The piano introduction to Breathe This Air drew the crowd’s approval almost immediately, before we were given the great video for Open Eye Signal on the big screen. At times, by this point, I found myself almost forgetting the man in the gloom upon the stage, the architect of the whole performance. Each time, though, remembering to observe the artist himself, there was a passionate hive of activity, whether plunging fingertips into the Kaoss Pads or primally hammering MPC pads to set up the next loop to underpin another sonic transfiguration.

The imperfection aesthetic contributes to my love of the music; I am drawn strongly to the analogue glitch which is a constant theme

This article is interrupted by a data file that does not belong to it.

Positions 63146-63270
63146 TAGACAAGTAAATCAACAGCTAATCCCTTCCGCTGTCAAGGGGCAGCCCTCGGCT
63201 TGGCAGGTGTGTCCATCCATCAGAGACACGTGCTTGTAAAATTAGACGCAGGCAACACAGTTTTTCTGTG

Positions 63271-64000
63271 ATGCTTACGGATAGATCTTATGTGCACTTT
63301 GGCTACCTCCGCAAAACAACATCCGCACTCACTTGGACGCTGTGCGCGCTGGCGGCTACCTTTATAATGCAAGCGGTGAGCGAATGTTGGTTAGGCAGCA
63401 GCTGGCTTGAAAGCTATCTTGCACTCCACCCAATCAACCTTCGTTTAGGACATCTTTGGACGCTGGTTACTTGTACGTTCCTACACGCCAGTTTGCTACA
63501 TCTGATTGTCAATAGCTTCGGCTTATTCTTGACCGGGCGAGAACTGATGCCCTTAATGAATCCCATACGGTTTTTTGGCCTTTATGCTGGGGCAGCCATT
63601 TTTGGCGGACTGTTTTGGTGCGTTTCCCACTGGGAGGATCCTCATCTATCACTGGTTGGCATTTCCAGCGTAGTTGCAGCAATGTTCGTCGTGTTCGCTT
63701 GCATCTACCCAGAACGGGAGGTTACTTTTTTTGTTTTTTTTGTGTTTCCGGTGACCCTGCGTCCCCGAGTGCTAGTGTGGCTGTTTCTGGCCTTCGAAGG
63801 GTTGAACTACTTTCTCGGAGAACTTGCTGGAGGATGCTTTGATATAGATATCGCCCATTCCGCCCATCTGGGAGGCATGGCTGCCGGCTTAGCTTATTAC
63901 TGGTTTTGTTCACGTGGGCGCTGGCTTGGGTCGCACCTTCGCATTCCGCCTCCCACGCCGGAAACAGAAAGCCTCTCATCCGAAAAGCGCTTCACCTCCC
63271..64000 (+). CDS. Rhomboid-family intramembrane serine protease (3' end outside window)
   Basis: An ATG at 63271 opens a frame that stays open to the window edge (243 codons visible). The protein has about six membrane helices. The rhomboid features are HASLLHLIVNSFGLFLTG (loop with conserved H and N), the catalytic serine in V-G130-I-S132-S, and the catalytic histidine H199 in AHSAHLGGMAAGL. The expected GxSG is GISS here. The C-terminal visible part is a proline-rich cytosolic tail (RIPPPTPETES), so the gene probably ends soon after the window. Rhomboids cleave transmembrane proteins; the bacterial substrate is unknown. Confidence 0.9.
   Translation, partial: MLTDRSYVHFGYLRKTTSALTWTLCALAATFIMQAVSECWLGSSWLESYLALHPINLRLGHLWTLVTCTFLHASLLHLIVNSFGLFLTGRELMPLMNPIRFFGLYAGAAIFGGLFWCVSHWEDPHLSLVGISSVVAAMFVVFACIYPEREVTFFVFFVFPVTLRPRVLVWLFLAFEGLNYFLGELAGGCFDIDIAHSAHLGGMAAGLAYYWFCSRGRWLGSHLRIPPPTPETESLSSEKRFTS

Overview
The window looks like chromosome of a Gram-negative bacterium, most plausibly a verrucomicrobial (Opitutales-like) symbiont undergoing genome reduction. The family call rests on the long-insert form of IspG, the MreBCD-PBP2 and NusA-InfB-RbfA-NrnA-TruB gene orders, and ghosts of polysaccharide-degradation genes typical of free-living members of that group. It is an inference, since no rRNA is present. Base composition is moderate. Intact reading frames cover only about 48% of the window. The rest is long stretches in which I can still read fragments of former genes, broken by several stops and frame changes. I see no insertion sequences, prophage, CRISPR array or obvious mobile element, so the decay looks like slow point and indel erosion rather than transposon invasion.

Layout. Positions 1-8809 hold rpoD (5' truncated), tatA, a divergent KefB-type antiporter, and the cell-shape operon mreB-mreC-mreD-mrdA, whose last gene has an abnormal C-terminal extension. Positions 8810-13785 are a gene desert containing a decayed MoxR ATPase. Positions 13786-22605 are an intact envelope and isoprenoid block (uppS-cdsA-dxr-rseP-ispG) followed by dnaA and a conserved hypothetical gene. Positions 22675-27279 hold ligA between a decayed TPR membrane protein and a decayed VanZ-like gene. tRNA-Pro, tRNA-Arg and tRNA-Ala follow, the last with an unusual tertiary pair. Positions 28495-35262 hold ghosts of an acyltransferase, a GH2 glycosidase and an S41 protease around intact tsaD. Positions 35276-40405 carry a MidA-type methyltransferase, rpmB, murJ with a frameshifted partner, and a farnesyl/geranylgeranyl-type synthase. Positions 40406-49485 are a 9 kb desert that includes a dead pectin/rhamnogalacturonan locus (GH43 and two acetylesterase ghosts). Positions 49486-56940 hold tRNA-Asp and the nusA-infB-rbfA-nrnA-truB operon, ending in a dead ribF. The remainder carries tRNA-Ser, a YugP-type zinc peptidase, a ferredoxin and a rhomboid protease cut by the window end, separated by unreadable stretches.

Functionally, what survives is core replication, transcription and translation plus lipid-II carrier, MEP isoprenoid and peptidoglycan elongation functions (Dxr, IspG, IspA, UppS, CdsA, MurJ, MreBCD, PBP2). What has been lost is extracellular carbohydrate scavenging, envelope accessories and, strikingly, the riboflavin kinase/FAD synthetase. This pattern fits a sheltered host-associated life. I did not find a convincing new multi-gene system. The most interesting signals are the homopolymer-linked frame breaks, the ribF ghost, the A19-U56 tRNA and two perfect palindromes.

As the show went on, we were treated to black-clad dancers with bright white illuminated hula hoops, gyrating hypnotically at the front of the stage. Their co-ordination and choreography left a little to be desired in my mind, although perhaps I should interpret this as a part of the imperfection aesthetic which contributes to my love of the music. I am drawn strongly to the analogue glitch which is a constant theme. The percussion which clunks, scratches, and lumbers around so many Hopkins arrangements is a wonderful reintroduction of the bitcrushed, stuttered and circuit-bent sound which pervades a good deal of electronic music, especially in genres whose names I would be derided for uttering in any sincerity, except with a lo-fi, tape hiss, and found sound vibe. I’m a sucker for it. I recently produced a remix for a friend, strictly using only kitchen items for my drums and percussion; my artistic ego is suitably excited to have heard that salt-shakers and other household objects have their place in Hopkins’s sample banks too.